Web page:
Nov18-12, 07:49 AM
I've been thinking about something for a while now. If I take a two-level atom, completely at rest, then I can probe it with a quasi-resonant laser. The absorption of the atom is a nice Lorentzian, nothing fancy here.
However, now say I take 1011-1012 atoms. The specific number doesn't matter, all I am trying to do is to probe the system in a regime where the optical density has increased very much. For the sake of clarity I assume the atoms to be completely independent and at rest. No collisions/dephasing/... occur between them.
If I now probe this system, will I still see an absorption Lorentzian with the same FWHM as in the single-atom case? Or will the transition be broadened somehow?
The reason why I believe it should be broadening is because I keep thinking about, e.g., my table (or any other macroscopic object, a pencil, calculator, ...). It has an optical depth that is very large, so the absorption profile is also extremely broad. I was wondering if the same holds for an independent atomic ensemble.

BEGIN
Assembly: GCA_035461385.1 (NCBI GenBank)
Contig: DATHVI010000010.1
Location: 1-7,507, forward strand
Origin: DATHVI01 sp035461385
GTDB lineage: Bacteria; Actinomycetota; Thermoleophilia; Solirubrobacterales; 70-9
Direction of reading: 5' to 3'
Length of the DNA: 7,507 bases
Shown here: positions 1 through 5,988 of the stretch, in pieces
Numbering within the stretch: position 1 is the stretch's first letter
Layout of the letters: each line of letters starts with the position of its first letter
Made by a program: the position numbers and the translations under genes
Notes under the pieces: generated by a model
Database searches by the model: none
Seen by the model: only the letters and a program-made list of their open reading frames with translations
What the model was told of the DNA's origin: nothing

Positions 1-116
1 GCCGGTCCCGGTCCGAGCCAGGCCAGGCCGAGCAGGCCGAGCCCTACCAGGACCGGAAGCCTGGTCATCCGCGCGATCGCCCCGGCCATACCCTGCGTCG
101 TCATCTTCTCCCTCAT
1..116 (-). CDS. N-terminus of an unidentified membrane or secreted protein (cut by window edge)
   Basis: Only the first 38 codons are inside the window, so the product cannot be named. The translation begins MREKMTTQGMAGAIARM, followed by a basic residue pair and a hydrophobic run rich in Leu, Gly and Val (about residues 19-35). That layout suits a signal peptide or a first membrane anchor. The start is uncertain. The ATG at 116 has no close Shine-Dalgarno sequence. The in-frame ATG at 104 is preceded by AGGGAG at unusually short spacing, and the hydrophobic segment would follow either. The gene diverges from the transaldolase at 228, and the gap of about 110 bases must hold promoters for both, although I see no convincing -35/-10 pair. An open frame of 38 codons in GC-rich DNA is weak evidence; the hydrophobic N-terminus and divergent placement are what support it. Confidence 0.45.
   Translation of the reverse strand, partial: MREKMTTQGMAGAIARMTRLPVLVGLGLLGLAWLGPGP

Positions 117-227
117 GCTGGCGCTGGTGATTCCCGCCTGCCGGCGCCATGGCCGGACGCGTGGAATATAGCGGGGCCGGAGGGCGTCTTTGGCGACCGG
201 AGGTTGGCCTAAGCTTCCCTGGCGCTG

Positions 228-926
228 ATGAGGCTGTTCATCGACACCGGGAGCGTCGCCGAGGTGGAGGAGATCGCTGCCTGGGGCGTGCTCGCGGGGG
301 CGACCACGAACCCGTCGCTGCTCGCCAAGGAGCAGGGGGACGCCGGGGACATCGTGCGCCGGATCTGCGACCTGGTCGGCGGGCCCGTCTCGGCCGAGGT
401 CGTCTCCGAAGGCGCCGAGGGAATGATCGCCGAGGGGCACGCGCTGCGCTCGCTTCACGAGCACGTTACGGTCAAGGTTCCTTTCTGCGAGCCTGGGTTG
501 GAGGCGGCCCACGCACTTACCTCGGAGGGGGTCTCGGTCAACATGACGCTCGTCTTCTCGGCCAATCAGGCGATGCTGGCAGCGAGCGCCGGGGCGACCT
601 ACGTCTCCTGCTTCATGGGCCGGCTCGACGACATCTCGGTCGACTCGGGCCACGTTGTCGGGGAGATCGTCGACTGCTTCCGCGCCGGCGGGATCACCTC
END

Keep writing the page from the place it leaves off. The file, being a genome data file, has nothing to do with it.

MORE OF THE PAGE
I've been trying to look at the Optical Bloch Equations to see if such a behavior could occur, but it is not immediately clear that it is so. Is my analogy wrong?
|Register to reply|
|Atomic Physics: Optical molasses||Advanced Physics Homework||1|
|microcanonical ensemble, density operator||Quantum Physics||6|
|spatial linewidth and density matrix||Quantum Physics||0|
|Optical Spectroscopy and Atomic Structure||Introductory Physics Homework||1|
|finding the density matrix of an ensemble||Quantum Physics||6|